Irving’s big shot a big moment for Cavaliers

The moment arose from one of Kyrie Irving’s dreams.

With the Cavaliers trailing by one and the clock fading to its

final seconds, Irving took off toward the basket with the ball and

game in his hands. As he drove and spun in the lane, his father,

Drederick, sat just a few feet away inside Boston’s TD Garden,

where rows of Celtics’ NBA championship banners dangled

overhead.

After slipping past two defenders, Irving flipped in a

left-handed layup with 2.6 seconds to play, giving Cleveland an

improbable 88-87 win.

”It was just a shot,” Irving said Monday.

In truth, it was so much more.

On the same court where LeBron James played his final game for

the Cavaliers, Irving had the defining moment of his promising

career.

The kid who doesn’t act or play likes he’s 19, came of age.

”We’re blessed to have him,” said Cleveland coach Byron Scott,

who never hesitated in drawing up Sunday’s final play for Irving.

”There’s no doubt about it.”

And there’s no denying Irving’s immense talent and potential,

which seem boundless.

One day after making the game-winning shot on a nearly identical

play to one he missed a month ago at Indiana, Irving was taking all

the extra attention in stride. Before speaking to reporters, he

joked around on the practice court with Cavs general manager Chris

Grant and Scott, with whom he has developed a close bond.

Irving’s basket, which capped a game-ending 12-0 run by the

Cavs, was replayed dozens of times on local and national TV. It was

the talk of Cleveland, where the 19-win Cavs of last season are

being viewed in a positive light thanks to Irving.

After he stepped inside the media huddle, Irving was asked if

his clutch shot had changed him.

”No,” he said. ”Same old Kyrie. I just came in ready for

practice. I got some work in and I’ll go home and get some rest and

get ready for another grueling game against Boston.”

Some rookie.

According to STATS LLC, Irving is the third youngest player to

hit a game-winning shot in the final three seconds since 2002-03.

And by comparison, James didn’t make his game-winner until 2006 –

his third season.

While Irving made ”a few” last-second game-winners in high

school, a foot injury prevented him from showcasing his flair for

drama last year at Duke. But although he’s felt the thrill of

destroying an opponent’s hopes, nothing compared to dropping his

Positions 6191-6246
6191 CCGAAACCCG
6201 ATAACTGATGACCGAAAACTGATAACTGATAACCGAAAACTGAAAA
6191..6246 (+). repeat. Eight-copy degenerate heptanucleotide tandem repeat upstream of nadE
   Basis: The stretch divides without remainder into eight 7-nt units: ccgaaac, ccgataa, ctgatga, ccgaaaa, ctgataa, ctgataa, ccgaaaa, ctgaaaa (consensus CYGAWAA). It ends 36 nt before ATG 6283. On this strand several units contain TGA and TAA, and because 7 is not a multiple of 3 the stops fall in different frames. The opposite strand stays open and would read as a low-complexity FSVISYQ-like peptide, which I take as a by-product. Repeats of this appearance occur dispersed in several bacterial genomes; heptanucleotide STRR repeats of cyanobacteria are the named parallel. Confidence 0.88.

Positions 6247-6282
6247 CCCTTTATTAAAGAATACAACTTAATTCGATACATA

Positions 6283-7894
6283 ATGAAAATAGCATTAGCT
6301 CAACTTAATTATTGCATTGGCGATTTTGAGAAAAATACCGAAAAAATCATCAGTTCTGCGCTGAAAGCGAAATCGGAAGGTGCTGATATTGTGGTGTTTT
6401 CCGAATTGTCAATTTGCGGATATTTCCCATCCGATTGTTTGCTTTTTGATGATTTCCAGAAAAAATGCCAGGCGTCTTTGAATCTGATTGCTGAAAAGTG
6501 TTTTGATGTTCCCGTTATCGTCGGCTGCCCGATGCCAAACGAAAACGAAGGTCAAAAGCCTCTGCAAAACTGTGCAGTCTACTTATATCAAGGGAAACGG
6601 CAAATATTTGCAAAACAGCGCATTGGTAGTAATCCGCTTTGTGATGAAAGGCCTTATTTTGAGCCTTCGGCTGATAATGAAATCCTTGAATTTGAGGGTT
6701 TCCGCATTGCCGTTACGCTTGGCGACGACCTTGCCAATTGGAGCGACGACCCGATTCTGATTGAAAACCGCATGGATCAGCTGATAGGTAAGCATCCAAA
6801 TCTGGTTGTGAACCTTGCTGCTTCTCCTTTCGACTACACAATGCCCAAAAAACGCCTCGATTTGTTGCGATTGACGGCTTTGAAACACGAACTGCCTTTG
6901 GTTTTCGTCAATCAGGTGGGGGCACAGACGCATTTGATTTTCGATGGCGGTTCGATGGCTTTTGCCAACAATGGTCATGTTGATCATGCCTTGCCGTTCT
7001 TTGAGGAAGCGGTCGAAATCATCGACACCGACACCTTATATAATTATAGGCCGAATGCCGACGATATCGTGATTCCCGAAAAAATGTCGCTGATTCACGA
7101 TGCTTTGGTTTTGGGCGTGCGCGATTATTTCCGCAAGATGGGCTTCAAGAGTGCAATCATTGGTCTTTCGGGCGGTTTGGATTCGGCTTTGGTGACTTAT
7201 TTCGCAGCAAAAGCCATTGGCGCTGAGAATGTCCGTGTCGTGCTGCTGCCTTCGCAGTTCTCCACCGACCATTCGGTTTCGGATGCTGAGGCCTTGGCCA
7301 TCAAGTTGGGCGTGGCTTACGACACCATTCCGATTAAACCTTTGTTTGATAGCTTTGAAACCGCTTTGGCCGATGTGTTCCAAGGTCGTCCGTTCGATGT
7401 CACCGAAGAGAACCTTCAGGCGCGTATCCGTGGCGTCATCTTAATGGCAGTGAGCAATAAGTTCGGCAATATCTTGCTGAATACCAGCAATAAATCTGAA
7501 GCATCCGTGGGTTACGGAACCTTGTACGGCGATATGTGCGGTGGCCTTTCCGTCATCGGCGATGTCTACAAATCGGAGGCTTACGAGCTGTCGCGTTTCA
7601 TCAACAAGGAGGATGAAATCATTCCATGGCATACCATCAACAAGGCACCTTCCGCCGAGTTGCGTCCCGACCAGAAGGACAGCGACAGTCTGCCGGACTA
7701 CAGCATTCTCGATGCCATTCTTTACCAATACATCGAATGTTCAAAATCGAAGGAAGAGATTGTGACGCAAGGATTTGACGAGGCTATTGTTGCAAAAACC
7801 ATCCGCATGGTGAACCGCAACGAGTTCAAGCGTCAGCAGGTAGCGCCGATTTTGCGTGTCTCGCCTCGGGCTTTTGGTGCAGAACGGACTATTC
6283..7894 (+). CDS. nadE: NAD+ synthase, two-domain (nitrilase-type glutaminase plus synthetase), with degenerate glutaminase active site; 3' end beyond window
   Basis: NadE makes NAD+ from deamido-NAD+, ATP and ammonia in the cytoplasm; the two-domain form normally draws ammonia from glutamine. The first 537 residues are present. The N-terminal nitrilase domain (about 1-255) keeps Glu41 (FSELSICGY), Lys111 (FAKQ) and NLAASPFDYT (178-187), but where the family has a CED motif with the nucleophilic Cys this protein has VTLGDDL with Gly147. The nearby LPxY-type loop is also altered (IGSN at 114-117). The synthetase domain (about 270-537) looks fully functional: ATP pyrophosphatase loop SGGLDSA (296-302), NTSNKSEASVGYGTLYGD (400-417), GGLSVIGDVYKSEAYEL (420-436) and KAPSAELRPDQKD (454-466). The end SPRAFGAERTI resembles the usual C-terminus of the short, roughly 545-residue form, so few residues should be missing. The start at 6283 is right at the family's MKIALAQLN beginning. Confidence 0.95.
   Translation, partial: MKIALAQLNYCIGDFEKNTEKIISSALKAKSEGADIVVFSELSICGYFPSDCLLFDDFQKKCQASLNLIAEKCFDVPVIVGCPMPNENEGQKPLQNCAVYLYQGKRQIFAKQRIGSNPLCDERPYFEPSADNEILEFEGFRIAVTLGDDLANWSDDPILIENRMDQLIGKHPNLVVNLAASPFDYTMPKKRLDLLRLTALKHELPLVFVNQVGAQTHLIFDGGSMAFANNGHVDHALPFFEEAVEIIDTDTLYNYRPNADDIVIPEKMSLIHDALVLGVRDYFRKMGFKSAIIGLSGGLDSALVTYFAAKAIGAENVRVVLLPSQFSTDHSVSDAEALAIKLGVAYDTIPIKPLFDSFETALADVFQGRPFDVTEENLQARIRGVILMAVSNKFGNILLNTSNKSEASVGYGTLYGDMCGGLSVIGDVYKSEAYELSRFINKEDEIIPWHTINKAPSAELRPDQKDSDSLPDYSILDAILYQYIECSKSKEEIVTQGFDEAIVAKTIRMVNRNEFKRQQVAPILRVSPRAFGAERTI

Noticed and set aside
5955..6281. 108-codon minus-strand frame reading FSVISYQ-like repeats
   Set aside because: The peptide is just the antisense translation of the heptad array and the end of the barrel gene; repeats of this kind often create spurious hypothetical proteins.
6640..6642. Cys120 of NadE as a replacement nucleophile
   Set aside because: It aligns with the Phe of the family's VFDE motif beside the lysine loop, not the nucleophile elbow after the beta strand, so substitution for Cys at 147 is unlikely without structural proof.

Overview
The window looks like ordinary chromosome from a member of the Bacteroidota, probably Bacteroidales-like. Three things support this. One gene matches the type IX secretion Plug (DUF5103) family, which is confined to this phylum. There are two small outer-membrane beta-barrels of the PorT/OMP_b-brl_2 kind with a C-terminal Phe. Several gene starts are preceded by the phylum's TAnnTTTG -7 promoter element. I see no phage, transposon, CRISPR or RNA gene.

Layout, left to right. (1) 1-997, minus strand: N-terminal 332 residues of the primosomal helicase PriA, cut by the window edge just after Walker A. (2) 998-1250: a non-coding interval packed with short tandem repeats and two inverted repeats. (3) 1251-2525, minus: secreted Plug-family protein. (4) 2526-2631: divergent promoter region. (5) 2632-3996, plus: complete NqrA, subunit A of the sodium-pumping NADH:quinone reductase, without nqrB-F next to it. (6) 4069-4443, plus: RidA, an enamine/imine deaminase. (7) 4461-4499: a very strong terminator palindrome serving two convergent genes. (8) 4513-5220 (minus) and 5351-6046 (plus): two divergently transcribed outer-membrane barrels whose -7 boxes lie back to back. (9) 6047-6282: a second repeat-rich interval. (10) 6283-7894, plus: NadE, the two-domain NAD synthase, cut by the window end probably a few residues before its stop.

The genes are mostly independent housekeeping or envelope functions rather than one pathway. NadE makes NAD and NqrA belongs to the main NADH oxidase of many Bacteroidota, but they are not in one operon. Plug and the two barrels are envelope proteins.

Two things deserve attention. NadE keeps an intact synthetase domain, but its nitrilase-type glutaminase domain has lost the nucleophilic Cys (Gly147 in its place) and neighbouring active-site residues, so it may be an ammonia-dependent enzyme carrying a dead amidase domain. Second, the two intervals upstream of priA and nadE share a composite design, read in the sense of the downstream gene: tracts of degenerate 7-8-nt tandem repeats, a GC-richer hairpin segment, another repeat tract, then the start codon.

shot on Boston’s famed parquet, one of basketball’s Meccas.

”It’s a dream come true for me, first time in Boston, playing

against the Celtics. I’ve been watching them for so long and to hit

a big shot like that feels good.

After his shot slithered through the net, Irving’s next move was

to point at his dad, a former Boston University star who pointed

back at his son.

”He was proud, a proud father,” Irving said. ”He grew up

watching the Celtics as well and seeing him sitting courtside, I

know it was a good feeling, especially seeing me out there.”

Irving’s shot provided some redemption for a miss at Indiana on

Dec. 30, when he weaved to the rim but couldn’t get a layup to drop

at the buzzer and the Cavs eventually lost in overtime to the

Pacers.

Scott wasn’t thinking about that shot when he called a timeout

in the closing seconds to set up the final play against the

Celtics.

He knew Irving should have the ball. He also knew Irving wanted

it

It’s a look Scott has seen before in teammates like Magic

Johnson and players he’s coached like Chris Paul and Jason

Kidd.

”When the game is on the line, he wants the ball,” Scott said.

”I’ve had a few and played with a few as well. I don’t know if

it’s a mindset or whatever, their makeup or in their DNA, but you

can tell when they want the ball. When the game is on the line,

their eyes light up a little bit and they don’t mind being the

goat, just like they don’t mind being the hero.”

Irving is fearless, a trait that served him well in AAU games

back New Jersey and so far as a pro. To him, there was nothing

special about the shot. It’s one he’s taken countless times

before.

So he missed one in Indiana. Big deal.

To Irving, the next one is always going in.

”When you take shots like that, there is no pressure, unless

you’re unprepared,” he said. ”You practice shots like that, moves

like that, all the time. It’s a game of percentages. You’re going

to make some and miss some. If you miss one, you look back on it

and say, `I’ll get the next one.’

You’ve just got to move on. You just have to have a fearlessness

especially taking shots like that. As long as you have the

confidence in your teammates, like my teammates do in me, I’m

comfortable taking game-winning shots.

Although opposing coaches are quick to gush about Irving, Scott

has been careful not to fill his point guard’s head with too much

praise – that will come. Scott sees enough flaws in Irving’s game

to know he’s an incomplete package and there’s room for growth.

Scott doesn’t miss a chance to remind Irving of his rookie

status. His running joke is to tell Irving his breath smells like

Similac, the baby formula

”That guy,” Irving said, smiling and shaking his head. ”Coach

Scott, he’s a jokester. … I don’t expect him to give me any more

gratitude than I deserve. I love to play for him.”

Scott believes Irving’s a star, one rising quickly.

The shot in Boston was the first twinkling of brilliance.

It won’t be the last.

”I see him every day and I know there are a lot of things he

still has to improve on at both ends, offensively and

defensively,” Scott said. ”But do I think that he has the

potential of being a great player in this league and being an

All-Star? Absolutely.”